Words often get in the way of explanations. This is especially true between students and CFIs. The video and picture here demonstrate that the problem sometimes migrates a bit farther up the pilot certificate food chain. It’s quite good, actually, to learn the basics of landing before moving on to larger aircraft.
Learning to land is one of those complex things where no two landings are exactly alike, and sometimes instructors toss off explanations like, “Just assume the landing attitude, dude (or dudette), and touch down on the mains.”
Like many things (but especially landings), stuff happens fast.
CFI: “Did you see that? That’s exactly what I’m talking about!”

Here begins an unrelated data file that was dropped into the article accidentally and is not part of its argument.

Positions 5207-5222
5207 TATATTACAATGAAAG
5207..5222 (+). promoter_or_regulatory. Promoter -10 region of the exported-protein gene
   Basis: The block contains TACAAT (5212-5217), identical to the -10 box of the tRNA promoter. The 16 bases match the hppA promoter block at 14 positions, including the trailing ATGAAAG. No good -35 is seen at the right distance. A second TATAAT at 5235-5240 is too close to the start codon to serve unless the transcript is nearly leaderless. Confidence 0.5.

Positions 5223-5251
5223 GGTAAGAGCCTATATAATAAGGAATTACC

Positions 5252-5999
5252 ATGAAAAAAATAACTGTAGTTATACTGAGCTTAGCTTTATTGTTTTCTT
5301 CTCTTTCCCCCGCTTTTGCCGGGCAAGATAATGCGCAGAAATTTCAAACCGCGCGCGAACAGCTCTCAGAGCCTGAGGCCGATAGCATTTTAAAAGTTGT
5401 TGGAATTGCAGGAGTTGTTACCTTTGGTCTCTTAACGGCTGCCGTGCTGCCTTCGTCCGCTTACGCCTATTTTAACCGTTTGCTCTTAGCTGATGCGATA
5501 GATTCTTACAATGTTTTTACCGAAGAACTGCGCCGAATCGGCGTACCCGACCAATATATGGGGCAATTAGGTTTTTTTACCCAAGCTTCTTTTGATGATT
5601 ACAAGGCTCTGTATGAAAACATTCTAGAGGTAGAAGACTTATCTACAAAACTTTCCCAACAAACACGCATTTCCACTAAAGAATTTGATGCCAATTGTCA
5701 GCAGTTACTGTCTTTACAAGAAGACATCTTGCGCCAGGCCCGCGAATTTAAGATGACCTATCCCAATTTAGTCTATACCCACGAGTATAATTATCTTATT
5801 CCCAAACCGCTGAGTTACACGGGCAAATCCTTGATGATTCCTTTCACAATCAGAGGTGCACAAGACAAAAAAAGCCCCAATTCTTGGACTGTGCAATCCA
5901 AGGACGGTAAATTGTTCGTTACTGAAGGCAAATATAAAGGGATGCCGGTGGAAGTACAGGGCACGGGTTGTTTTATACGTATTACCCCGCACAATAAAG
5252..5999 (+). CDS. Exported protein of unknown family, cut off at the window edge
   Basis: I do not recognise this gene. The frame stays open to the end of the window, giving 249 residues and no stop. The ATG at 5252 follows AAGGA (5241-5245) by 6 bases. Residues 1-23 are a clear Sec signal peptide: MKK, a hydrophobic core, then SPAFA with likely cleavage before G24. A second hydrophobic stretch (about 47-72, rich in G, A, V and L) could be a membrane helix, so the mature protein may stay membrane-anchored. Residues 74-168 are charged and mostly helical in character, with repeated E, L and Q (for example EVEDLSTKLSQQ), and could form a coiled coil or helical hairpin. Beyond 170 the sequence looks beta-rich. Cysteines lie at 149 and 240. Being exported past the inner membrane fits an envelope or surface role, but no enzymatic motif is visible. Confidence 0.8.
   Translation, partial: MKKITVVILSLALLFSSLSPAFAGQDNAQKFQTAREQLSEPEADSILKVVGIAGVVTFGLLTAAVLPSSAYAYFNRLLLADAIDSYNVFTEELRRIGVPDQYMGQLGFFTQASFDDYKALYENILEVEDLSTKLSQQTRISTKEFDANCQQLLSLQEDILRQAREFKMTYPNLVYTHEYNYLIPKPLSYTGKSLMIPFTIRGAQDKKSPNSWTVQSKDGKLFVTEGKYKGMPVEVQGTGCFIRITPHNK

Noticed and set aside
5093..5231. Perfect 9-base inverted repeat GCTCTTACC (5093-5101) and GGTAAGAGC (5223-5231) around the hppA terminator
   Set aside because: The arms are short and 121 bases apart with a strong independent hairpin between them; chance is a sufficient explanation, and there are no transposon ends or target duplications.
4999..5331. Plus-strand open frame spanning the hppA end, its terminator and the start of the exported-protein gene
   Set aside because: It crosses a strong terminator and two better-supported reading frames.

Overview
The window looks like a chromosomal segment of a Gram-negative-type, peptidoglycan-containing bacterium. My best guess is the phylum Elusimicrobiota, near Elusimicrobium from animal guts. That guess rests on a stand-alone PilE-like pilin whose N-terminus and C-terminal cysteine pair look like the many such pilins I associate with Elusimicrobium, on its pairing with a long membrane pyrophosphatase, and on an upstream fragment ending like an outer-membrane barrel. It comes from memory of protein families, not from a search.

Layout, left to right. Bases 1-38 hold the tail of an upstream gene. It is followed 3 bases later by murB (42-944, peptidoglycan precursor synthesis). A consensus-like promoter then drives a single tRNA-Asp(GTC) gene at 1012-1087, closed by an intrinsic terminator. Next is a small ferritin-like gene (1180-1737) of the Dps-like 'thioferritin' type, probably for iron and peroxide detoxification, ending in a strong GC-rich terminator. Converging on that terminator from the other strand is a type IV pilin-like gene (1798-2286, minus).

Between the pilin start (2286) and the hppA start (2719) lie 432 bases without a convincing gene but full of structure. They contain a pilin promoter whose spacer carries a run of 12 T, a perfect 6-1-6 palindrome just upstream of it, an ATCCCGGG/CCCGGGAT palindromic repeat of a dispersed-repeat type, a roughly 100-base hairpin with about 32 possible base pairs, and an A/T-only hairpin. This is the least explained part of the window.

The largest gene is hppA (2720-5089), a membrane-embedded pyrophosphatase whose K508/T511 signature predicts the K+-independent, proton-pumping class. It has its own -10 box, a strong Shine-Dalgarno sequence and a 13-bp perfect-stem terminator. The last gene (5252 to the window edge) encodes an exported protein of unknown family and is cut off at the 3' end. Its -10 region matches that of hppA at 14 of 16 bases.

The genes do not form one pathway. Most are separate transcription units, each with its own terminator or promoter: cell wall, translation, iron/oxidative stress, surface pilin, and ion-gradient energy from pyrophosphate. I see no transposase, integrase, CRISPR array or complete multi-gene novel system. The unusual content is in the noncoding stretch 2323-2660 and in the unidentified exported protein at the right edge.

Student: “Whah, huh?”
CFI: “Pay attention this time,” etc.
So let’s slow things down a bit, and here’s one technique that might help. Try a high speed taxi down a long runway. CFI controls throttle so the aircraft doesn’t lift off, student manages pitch attitude (after CFI demonstrates) such that nose wheel is properly clear of the runway. (Note: not recommended in an Airbus or Boeing—they have simulators to help with that.)
There’s also the issue of where to look because peering over the nose, even if you could, isn’t going to yield that all-important depth perception between a kiss-down and a butt-buster. You’ve got to look slightly off to the left or right, depending on which seat you’re sitting in.
To learn more about our attitude towards takeoffs and landings, click here to download the Air Safety Institute’s Mastering Takeoffs and Landings Safety Advisor.
Landings are consistently the leading cause of mishaps. Usually they don’t result in fatalities, but we could save a lot of time, money, and aggravation by having the right attitude. I’m still working on mine—every touchdown!
Perhaps you have some observations…